Weekly openpilot users grew from less than 275 users per week in the second half of 2018 to more than 2,750 users per week at the end of 2020. On some days, openpilot users now drive 100,000 miles, and every week openpilot users drive well over 500,000 miles. That is hundreds of terabytes of data per month that we process and make available to our users in explorer, cabana and connect app on android/iOS.
Providing all of our user-facing services costs less than $0.003 per mile.
Let’s pull back the curtain so you can see how we built new services while decreasing the cost of processing all this data.
We love H.265 for its great quality and compression, but web browsers only widely support H.264 and we want to use a lower bitrate for streaming. Transcoding everything uploaded to us wastes a lot of money (since most video is never watched). Transcoding on the fly results in large, rapid bursts requiring significant compute resources sitting idle most of the time (to prevent users from waiting for video to buffer). When we didn’t have very many users, either of these solutions was acceptable. The cost-effective solution, however, was encoding the video twice (H.265 and H.264 simultaneously) when recording on the device. Now the video that you watch in our apps is uploaded almost in real-time. It’s great when the solution is simpler and eliminates significant amounts of code!
Renting cloud storage is expensive and with user growth, the cost can easily grow quadratically. We used to hoard data because we thought it was super valuable. Then we realized we have more data than we know what to do with. So, we implemented a short-term retention policy for large, high-quality video and raw logs. We wanted to give users the option to look back much further (up to 1 year with comma prime) so we added small, streaming-quality video and decimated logs. If you have some drives you want to keep forever, we also implemented functionality for preserving a limited number of routes.
Large volumes of data for research purposes are not stored in the cloud because used servers and slow spinning disks are cheap. Petabytes of data require a distributed file system, so we created minikeyvalue instead of using any of the complex alternatives which have many features we have no use for.
Data Processing Pipeline
When you upload video and logs from driving, we generally have the files processed and available within minutes. We used to use dedicated virtual machines that scaled horizontally as the load changed. Now we use spot instances that cost a small fraction of the original cost. However, your cloud provider can pull these virtual machines out from under you at any time without notice (because someone else is willing to pay more). So how do you lower the probability of losing all of your instances to nearly zero? Cloud providers generally need to have a large buffer of capacity and they have many different virtual machine configurations with different CPU and memory sizes. So, don’t just spin up virtual machines of a single configuration type, spin up lots of them from many different configuration types! Assuming the probability of losing virtual machines of each type is independent, the probability of losing everything goes down significantly with every additional configuration type you spin up. Entire companies have been founded (and acquired by cloud providers) based on this idea.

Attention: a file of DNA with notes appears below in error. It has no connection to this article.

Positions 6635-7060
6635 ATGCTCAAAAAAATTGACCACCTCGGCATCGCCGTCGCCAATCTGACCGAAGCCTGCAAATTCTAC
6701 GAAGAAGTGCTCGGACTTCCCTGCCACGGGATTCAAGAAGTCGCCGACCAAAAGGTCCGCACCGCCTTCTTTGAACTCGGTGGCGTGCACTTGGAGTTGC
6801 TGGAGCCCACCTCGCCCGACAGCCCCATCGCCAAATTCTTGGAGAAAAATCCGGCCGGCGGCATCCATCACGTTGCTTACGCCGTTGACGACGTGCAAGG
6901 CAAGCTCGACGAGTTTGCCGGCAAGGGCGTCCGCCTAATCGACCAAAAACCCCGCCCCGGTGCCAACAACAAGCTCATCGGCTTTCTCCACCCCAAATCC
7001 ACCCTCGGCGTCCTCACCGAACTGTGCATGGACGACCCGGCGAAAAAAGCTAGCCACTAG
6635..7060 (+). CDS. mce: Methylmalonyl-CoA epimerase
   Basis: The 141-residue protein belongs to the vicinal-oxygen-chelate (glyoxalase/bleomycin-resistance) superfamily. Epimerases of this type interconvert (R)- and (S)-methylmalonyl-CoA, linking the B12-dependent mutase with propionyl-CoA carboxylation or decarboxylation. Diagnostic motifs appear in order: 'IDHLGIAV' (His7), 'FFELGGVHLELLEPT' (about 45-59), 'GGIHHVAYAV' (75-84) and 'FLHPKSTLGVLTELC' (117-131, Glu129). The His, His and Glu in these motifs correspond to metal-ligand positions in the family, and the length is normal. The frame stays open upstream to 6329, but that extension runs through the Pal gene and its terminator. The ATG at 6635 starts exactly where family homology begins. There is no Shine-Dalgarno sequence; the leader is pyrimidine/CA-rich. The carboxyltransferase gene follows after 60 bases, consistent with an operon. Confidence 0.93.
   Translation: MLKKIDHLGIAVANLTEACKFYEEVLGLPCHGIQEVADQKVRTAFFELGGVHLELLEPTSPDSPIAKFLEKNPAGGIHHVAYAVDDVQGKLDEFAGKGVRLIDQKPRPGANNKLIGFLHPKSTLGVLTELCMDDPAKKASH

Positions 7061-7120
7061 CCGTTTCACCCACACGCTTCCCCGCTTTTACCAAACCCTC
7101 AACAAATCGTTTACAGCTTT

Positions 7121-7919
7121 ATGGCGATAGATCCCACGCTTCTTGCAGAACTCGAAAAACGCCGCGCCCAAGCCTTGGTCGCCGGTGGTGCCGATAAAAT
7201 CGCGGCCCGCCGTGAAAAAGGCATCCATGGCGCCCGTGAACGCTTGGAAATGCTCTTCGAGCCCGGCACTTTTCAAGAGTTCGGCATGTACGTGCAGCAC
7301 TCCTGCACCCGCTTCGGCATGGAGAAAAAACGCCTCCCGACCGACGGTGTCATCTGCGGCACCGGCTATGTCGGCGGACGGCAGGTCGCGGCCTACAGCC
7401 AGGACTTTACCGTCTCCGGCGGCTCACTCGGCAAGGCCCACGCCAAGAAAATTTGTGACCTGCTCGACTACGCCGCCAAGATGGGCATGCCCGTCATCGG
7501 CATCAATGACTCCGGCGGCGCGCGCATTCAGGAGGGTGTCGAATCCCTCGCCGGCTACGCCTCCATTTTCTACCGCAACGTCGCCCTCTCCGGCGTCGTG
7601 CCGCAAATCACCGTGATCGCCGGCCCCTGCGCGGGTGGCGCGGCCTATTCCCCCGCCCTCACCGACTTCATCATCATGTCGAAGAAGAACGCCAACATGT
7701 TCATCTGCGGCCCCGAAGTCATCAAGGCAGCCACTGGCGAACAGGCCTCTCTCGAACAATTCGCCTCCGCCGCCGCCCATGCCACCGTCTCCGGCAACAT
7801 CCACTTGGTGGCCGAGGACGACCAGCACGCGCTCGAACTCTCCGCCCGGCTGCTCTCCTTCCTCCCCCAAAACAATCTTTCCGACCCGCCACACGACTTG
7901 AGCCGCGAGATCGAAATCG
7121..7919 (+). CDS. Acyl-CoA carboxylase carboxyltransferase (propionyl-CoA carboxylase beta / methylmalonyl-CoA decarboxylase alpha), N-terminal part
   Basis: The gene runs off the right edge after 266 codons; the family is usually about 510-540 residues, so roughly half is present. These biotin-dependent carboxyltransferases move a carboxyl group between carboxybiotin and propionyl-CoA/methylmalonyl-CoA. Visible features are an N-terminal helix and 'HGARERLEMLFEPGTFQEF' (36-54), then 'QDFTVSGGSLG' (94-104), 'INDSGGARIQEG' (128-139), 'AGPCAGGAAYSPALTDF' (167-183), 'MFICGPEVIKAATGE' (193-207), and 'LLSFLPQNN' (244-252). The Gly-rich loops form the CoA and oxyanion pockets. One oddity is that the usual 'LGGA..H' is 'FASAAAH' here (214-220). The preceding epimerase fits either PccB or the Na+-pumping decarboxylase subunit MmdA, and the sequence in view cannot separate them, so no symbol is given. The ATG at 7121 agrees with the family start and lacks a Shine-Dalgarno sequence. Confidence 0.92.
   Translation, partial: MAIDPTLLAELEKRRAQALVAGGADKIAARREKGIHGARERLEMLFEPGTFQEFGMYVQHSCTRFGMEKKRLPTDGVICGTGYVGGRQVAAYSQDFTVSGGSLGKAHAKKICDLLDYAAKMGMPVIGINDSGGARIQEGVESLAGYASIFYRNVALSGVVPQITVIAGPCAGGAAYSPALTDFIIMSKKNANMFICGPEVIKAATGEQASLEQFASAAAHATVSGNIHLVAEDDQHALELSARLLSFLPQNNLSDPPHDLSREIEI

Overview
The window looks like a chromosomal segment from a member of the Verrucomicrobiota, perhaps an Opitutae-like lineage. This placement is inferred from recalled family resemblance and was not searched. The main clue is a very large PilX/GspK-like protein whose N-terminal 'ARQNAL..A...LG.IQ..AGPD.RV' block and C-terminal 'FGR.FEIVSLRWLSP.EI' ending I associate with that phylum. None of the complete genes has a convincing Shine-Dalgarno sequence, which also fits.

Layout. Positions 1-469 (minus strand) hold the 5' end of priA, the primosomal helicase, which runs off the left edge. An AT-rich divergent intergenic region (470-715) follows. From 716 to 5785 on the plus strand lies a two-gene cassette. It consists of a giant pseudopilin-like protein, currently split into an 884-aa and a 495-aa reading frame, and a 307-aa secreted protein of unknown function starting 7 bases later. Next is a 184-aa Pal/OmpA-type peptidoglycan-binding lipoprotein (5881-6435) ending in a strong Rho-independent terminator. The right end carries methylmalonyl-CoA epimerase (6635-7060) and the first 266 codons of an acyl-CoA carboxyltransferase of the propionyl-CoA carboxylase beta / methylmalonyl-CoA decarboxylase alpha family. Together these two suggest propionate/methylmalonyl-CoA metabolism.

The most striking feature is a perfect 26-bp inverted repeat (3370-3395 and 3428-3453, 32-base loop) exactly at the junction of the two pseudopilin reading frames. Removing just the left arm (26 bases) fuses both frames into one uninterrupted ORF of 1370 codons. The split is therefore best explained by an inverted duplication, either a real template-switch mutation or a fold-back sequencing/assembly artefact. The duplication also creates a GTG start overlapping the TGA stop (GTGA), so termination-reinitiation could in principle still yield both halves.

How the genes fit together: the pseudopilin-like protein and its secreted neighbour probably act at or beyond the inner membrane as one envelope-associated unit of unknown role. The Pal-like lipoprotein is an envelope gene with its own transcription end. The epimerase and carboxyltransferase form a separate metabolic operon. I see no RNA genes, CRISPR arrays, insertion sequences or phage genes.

SSH Jump Server
We have always had SSH access to our internal company-owned devices in our vehicles. We used to run OpenVPN and it wasn’t great. We figure anything we use every day is something our users would also want, so we decided to offer it as a service. How can we provide an SSH jump server that gives only you access to your device, even if it cannot accept incoming connections while on a mobile cellular network? We have the device make a secure websocket connection (outbound) to the jump server, and then when you SSH into the jump server it forwards traffic through the websocket to the SSH port of your device (after validating the connection is authenticated with your public key). We only allow asymmetric key authentication and we do not have SSH access to your device (only you hold the private key).
The Future Looks Bright
What will be needed in the future for the next 10x user growth? We will be building new services to support new features such as maps, navigation and vehicle security. We could further decentralize our current services by utilizing peer-to-peer connections with WebRTC. Many other things will need improvements to continue to scale horizontally.
Join the team
Are you interested in building out our services and underlying infrastructure? If you think you have what it takes to lead and implement our next 10x user growth apply for a job!
Head of Infrastructure @ comma.ai